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Batavia residents sound off on high decibel train noise

Freight trains rolling through ClarendHills Hinsdale LGrange Western Springs carry variety cargo between Chicago other parts North America. | Chuck

Freight trains rolling through Clarendon Hills, Hinsdale, La Grange and Western Springs carry a variety of cargo between Chicago and other parts of North America. | Chuck Fieldman~Sun-Times Media

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Updated: March 8, 2013 7:40AM

BATAVIA — Residents from neighborhoods near the Burlington Northern Santa Fe railway spur tracks want the city to squelch the high-decibel train horns that sound at the eight public grade crossings on the east side of town.

“The trains are obnoxious,” a Webster street resident told aldermen. “Each time they sound it wakes our children. We are seriously thinking about moving. It seems to be getting louder.”

In response to years of complaints about the whistle blasts, the city hired consultants to prepare conceptual cost estimates and preliminary engineering for upgrades and improvements to create “quiet zones” for eight public grade crossings.

Original estimates of $4 million were reduced to $3 million by this week’s presentation before members of the City Services Committee.

The slow-moving freight trains, running five to six days a week carrying plastic pellets and grain from the BNSF Eola train yard in Aurora to Batavia and back again from West Chicago, sound their whistles from 11 p.m. to 5 a.m.

Engineering consultant James Bibby of Rempe-Sharpe & Associates of Geneva was the bearer of news the city had already expected but residents did not want to hear. Bibby said “no federal funding is available” for public grade railroad crossings.

“I confirmed that with the Federal Railroad Administration this afternoon,” Bibby said.

He also said any prospective improvements would be “a several year process,” which prompted a few grumblings from the dozens of residents in the audience.

Bibby said state funding is feasible through the Illinois Commerce Commission, but more technical work would be needed in order to prepare a grant application, which members of the committee supported.

A Laurel Street resident said the cost estimates likely would be obsolete years from now and suggested a simpler solution — popping 50-cent ear plugs into his ears.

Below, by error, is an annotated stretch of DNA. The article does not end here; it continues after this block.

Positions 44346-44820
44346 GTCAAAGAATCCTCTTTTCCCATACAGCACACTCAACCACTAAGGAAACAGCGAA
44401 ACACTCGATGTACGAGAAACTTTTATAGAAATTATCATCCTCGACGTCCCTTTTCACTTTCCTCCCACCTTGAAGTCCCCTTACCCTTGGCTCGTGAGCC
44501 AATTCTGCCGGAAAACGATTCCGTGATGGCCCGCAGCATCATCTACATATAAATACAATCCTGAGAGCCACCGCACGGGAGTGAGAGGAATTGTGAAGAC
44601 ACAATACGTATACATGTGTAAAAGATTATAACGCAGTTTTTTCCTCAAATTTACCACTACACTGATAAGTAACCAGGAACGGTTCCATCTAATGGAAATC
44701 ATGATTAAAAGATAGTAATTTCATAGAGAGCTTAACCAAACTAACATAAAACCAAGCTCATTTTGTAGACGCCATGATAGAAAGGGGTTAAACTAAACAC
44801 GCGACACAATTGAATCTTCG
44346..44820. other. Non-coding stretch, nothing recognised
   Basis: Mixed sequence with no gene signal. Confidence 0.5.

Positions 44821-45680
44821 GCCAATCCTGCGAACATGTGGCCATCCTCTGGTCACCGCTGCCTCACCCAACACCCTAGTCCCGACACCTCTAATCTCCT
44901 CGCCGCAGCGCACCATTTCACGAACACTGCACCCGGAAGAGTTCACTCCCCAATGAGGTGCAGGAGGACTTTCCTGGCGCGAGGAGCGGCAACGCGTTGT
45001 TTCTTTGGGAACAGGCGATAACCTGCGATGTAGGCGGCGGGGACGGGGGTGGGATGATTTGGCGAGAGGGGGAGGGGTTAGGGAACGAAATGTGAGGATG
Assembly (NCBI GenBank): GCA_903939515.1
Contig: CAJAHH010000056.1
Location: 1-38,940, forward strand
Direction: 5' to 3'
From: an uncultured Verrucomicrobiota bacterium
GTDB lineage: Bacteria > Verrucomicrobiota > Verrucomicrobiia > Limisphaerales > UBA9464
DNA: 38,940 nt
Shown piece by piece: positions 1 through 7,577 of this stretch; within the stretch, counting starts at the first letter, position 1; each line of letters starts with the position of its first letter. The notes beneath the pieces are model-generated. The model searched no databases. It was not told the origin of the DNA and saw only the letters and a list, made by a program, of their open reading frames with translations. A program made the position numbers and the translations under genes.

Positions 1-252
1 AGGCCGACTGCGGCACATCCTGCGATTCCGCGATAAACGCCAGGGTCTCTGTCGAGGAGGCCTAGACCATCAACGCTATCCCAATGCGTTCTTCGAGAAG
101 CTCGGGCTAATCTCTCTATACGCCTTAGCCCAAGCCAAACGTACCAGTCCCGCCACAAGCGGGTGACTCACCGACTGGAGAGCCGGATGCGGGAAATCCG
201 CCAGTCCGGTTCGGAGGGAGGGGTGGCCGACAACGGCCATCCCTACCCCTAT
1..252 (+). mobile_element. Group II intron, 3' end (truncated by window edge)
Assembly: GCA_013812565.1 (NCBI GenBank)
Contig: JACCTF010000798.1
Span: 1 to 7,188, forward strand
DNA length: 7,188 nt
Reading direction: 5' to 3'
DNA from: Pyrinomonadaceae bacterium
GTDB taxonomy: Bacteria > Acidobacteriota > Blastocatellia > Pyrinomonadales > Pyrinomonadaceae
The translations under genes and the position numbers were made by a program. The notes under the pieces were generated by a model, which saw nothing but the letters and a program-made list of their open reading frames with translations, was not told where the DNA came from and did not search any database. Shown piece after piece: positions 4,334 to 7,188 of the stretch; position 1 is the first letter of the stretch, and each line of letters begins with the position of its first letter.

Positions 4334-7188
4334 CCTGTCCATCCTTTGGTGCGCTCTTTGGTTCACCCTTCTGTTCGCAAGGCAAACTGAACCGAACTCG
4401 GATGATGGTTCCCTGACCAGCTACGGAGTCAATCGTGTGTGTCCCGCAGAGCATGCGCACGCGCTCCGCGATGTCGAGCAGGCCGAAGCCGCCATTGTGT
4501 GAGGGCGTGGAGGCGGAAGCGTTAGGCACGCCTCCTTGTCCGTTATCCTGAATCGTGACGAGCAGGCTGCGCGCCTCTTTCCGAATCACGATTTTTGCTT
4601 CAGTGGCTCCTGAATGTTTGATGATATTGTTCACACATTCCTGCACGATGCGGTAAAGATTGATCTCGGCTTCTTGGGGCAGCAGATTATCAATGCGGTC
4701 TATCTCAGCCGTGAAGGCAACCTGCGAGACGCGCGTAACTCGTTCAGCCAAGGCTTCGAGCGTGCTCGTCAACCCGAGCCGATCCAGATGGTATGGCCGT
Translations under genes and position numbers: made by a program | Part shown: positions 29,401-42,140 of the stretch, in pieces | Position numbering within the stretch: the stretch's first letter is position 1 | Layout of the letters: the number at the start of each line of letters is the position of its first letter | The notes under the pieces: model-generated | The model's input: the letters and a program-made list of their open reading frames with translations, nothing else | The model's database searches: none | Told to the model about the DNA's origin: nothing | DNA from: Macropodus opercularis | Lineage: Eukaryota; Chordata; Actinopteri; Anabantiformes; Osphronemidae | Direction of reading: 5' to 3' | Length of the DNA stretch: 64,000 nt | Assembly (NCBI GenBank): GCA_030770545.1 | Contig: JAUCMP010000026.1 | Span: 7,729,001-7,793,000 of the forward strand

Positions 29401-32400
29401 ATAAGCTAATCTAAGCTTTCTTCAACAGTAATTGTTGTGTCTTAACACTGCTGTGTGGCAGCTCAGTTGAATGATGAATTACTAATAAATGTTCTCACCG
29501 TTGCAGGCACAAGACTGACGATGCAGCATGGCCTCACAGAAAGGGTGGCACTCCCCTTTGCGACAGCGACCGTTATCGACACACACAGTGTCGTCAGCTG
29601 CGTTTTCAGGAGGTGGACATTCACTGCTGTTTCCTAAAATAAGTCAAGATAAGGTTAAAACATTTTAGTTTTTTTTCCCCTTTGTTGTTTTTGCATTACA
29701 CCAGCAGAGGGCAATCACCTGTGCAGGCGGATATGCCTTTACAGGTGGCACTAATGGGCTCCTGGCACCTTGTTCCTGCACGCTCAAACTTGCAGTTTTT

“I have used them in the house, outside and it works with the spouse,” he said, drawing laughter.

“We enjoy living near the downtown but there is a startling contrast to what happens at night when the trains come through,” said a Webster Street resident, who returned to his hometown to raise his family.

“I do sleep with ear plugs, but I am still not used to the train whistles. Some engineers are worse than others and sometimes trains idle behind the 7-Eleven creating exhaust fumes,” he said. “In some respects, we understand the high cost associated with making a $3 million to $4 million investment, but think of the disincentive the trains will have on future housing redevelopments in the downtown. The city has already spent millions to improve the downtown.,”

“I would be in favor of any proposal that would quiet the horns,” said a resident who lives near Bond Drive. “The horns wake me up every night the trains come by at 11 p.m., 3 a.m. and 5 a.m. It’s hard to get back to sleep. I use ear plugs and an air purifier. I have only been here two years and I am ready to move out because of the trains.”

Alderman Susan Stark said while she lives close enough to the railroad tracks to have the trains rattle her dishes, she has reservations over the potential price tag to fix the problem.

“A train going through at 4 o’clock in the afternoon at the intersection of Prairie and Wilson would probably have a lot more people upset than the people currently awakened in the middle of the night by the horn blowing,” Stark said. “This is one of those ‘you can’t please everybody’ kinds of scenarios.”

Batavia Mayor Jeff Schielke said there is a train crossing on Route 25 outside of the city limits where train horns blast directly toward Batavia’s southeast neighborhoods. He said the city has no control over that crossing.

Bibby said they did not look at crossings south of the city, but there may be something that could be looked at conceptually to reduce the number of horn blasts and magnitude of noise at night from the south.

Schielke suggested the city focus on the residential areas between Laurel and Wilson streets and the crossing at Wilson at Prairie streets.

“I commend the city staff, but this is not an easy thing to address. I am glad we are looking at it and trying to make determinations,” Schielke said.

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